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If I resign can I claim constructive dismissal?

If you resign because your employer's behaviour towards you amounts to a fundamental breach of contract, you could claim constructive dismissal. In the majority of cases, you will need two years of continuous service to bring your claim. There are exceptions. For example, no service is needed to bring a claim based on unlawful discrimination.  

The treatment you have received must be so serious that you can say it goes to the root of your employment contract. An example could be a failure by your employer to pay your wages.

If you ultimately feel you have no alternative but to resign because of your employer's conduct towards you, your resignation may constitute a constructive dismissal. In such circumstances, you can apply to an employment tribunal claiming unfair dismissal.

Strict time limits apply:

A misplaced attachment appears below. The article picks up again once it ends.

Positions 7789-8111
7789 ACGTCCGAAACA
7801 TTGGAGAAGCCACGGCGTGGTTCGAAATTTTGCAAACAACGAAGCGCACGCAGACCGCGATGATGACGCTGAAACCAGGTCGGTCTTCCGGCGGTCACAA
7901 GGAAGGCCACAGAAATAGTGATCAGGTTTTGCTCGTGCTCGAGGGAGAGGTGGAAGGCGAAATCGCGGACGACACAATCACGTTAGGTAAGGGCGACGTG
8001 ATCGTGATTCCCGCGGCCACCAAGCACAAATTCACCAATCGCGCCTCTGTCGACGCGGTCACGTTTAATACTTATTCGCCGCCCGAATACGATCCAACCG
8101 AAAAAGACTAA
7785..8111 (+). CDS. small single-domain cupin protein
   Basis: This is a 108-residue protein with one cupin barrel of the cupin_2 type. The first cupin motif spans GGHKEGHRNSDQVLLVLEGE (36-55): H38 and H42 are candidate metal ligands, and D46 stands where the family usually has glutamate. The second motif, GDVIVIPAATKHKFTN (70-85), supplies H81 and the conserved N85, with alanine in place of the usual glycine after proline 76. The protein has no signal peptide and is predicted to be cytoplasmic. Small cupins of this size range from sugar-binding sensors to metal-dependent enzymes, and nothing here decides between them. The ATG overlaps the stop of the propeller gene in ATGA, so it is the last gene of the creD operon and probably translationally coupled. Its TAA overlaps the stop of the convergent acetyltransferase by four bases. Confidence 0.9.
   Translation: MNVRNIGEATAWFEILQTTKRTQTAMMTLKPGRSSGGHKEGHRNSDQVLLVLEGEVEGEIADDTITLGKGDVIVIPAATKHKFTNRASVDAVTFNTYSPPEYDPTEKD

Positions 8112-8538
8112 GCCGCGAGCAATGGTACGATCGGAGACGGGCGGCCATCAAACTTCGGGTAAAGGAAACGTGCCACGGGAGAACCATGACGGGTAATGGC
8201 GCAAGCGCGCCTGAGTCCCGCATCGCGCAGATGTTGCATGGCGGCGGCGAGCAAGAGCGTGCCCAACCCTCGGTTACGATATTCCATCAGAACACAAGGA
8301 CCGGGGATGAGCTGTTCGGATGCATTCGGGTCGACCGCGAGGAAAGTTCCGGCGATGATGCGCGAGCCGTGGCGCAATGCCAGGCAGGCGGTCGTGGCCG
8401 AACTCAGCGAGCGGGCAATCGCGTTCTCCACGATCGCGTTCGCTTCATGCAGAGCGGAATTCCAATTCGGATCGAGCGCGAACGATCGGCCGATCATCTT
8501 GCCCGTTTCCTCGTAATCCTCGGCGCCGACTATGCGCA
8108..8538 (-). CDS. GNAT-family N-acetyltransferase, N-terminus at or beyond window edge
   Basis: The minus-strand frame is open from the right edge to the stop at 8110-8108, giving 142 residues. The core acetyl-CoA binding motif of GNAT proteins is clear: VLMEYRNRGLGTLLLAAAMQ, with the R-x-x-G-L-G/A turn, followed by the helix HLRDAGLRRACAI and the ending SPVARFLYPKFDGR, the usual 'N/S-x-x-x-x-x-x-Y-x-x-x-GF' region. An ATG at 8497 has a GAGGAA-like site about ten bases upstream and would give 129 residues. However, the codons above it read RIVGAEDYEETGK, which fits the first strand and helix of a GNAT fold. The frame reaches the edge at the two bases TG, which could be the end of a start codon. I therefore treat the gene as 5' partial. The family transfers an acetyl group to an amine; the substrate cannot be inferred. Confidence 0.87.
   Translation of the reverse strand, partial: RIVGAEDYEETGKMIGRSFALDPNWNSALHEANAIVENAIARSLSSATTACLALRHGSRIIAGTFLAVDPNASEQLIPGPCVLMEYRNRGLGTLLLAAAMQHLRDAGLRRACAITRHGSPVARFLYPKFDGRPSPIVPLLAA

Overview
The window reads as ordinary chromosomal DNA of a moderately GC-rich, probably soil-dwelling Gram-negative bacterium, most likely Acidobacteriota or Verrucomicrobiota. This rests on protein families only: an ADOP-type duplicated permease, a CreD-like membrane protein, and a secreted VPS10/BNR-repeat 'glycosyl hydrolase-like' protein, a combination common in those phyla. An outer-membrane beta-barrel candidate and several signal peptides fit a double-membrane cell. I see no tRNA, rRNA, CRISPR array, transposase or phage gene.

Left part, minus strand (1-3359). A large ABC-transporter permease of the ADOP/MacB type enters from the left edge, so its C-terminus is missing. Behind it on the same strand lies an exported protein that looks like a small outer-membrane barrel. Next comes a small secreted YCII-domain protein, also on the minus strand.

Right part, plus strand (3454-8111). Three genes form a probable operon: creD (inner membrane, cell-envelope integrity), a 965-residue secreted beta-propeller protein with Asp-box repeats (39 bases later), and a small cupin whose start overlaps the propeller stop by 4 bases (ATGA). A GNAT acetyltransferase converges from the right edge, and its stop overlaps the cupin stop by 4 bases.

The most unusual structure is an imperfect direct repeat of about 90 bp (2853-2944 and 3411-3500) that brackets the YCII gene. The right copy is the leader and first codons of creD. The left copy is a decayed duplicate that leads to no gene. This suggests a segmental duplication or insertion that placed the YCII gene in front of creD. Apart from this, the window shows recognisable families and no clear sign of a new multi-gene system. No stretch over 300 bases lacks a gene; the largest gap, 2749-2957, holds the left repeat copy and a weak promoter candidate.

You have just three months from the date of your resignation to bring your claim.

In April 2014, the tribunal rules changed to introduce Acas Early Conciliation. Under these new rules, you will not be allowed to issue a tribunal claim unless you have first contacted Acas to consider whether your claim can be conciliated (i.e. settled) without a tribunal claim. You can find out more about the new Acas Early Conciliation scheme here.

You must contact Acas within the normal time period for a tribunal claim – i.e. in a claim for constructive dismissal, this is within three months of your resignation date.  

Do not leave the claim to the last minute, especially if you think you need to apply for fee remission from the employment tribunal. A tribunal claim will be rejected if it is not accompanied by the tribunal fee or a properly completed application for fee remission with original supporting documents. Even though the claim is rejected, no extra time will be allowed to get this right.